Sega Sammy Creation’s Dominic Laubach tells IAG about his journey from the rolling hills and green expanses of America’s San Juaquin Valley to the bright lights of Macau’s casinos.
Ben Blaschke: Thanks for speaking with us Dominic. Can you tell us about your background – where you were born and grew up?
Dominic Laubach: I was born in San Francisco, California and grew up about 100 miles east in the middle of the San Juaquin Valley. It could have been a million miles away from San Francisco in that the San Juaquin Valley is mostly rural farm and dairy country with small towns scattered along the highways.
My parents managed a bar and restaurant, so you could say I have been in the customer service industry my whole life, since it was a family affair for us all to chip-in, washing dishes and waiting tables.
I went to high school in the small town of Gustine, California. While a student I took as many theater and drama classes as I could get. I took lead roles in our fantastic school play productions which are still my fondest memories of those times.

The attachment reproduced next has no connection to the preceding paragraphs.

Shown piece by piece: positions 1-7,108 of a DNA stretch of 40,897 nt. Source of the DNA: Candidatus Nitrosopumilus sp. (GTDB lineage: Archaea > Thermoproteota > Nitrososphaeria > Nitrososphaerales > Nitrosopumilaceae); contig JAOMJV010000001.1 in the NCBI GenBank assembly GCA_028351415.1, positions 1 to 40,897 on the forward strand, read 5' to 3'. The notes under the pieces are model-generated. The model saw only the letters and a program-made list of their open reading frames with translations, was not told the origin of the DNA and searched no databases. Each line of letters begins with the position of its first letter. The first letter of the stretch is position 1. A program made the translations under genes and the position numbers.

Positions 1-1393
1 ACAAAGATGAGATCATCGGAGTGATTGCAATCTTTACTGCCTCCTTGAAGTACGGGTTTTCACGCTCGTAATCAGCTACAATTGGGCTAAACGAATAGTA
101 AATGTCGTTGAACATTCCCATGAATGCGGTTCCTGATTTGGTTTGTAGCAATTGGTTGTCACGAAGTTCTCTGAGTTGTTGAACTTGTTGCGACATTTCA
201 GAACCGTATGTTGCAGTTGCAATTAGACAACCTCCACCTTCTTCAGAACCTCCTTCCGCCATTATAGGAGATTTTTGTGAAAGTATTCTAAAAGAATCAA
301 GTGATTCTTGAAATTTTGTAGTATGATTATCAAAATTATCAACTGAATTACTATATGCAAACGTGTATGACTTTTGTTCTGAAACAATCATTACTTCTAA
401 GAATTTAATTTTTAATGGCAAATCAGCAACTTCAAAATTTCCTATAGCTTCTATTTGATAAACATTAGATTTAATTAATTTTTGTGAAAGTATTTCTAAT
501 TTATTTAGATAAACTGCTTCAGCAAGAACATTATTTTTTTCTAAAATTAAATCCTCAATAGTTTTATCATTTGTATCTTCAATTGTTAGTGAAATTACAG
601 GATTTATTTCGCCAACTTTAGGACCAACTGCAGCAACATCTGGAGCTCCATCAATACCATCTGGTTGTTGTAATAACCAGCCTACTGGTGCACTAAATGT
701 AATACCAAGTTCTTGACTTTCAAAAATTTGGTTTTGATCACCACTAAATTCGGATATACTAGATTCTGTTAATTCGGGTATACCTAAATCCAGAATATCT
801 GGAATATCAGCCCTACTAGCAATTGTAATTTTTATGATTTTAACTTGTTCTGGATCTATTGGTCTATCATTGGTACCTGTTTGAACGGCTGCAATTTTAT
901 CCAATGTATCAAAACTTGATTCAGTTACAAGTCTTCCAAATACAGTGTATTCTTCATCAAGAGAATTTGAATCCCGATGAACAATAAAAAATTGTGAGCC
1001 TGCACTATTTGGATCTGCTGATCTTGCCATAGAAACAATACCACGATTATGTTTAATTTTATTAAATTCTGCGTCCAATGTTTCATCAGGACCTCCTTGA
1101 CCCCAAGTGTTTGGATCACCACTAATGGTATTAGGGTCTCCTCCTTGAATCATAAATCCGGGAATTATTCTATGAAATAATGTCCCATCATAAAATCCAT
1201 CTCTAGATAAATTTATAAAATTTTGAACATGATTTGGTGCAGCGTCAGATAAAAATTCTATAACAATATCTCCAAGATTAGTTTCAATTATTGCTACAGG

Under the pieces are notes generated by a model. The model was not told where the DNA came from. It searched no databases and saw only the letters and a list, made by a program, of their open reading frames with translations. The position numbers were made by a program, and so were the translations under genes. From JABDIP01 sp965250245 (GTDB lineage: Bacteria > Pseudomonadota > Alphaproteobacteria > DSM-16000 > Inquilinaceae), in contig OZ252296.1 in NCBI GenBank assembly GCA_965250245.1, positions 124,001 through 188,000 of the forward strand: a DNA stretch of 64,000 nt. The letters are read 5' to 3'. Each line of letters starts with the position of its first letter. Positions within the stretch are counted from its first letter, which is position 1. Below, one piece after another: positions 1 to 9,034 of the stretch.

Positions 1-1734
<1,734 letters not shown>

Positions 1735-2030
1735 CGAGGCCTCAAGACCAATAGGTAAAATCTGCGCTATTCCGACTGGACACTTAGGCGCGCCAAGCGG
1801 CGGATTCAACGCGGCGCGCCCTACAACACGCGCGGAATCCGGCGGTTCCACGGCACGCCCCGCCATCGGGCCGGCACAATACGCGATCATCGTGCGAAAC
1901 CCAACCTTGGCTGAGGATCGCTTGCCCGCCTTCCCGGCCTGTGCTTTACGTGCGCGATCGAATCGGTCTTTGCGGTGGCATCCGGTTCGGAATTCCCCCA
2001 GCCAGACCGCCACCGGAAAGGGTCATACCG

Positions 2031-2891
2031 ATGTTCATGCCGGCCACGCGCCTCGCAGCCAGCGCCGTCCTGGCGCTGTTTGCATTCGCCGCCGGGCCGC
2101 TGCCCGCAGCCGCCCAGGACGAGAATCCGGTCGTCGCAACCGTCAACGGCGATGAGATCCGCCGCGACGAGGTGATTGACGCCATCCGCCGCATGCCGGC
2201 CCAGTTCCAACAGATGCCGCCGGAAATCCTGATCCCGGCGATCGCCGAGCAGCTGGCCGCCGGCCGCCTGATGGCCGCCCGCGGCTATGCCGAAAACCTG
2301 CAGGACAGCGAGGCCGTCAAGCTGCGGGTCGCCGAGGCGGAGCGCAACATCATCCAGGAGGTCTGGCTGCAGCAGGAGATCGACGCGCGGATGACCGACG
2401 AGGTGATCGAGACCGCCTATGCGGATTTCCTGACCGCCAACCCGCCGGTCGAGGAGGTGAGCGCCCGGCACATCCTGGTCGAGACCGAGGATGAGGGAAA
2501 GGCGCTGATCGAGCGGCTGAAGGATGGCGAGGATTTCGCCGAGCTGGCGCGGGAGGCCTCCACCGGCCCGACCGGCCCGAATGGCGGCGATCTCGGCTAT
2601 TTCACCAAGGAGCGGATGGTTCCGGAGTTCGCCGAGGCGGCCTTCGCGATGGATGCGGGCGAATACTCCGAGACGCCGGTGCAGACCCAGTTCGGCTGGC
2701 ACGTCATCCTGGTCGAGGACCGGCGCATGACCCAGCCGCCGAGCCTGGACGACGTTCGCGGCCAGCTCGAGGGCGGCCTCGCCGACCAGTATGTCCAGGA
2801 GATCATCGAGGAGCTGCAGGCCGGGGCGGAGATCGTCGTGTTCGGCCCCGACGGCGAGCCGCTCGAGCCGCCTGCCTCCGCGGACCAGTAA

BB: How did you become involved in the gaming industry?
DL: After graduating high school, I moved to Las Vegas and in my late teens worked as a Midway Game Operator at Circus Circus Hotel and Casino. The Midway on the mezzanine at Circus Circus was (and still is) filled with carnival games such as tossing softballs into milk cans, throwing darts at balloons and ski-ball. Helping kids win these difficult games was fun and sometimes we gave out a few stuffed animals even if they didn’t earn the win.
My first gaming job was as a Slot Floorman at the Sundance Hotel and Casino. It was later sold and re-named Fitzgerald’s and is now The D. It’s located on Fremont and 3rd street in Downtown Las Vegas. Back then all the slot machines were electromechanical and worked with real coins, and you could actually drive down Fremont street. Fremont street is now “The Freemont Street Experience” and has a canopy with many fun activities on the now legendary famous street.
BB: When and why did you come to Macau?
DL: In 2007 I was Director of Slot Operations for the Tropicana Hotel and Casino on the Las Vegas strip. I had previously worked for Mike Tomasello who was at the time Corporate VP of Slots for the Venetian. He needed a management team to open The Venetian Macao; soon to be the largest casino in the world. Who would turn down an opportunity like that, and a front seat to the biggest gaming boom the world has ever seen? Like many expats we never expected to be in Macau that long, a few years perhaps? But Macau is great, and the people are wonderful, so I have stayed almost 13 years now!